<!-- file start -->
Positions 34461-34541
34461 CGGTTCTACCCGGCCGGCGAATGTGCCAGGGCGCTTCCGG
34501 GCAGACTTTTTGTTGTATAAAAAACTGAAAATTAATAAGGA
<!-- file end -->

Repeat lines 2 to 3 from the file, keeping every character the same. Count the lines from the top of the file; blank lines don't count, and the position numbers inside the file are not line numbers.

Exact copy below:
34461 CGGTTCTACCCGGCCGGCGAATGTGCCAGGGCGCTTCCGG
34501 GCAGACTTTTTGTTGTATAAAAAACTGAAAATTAATAAGGA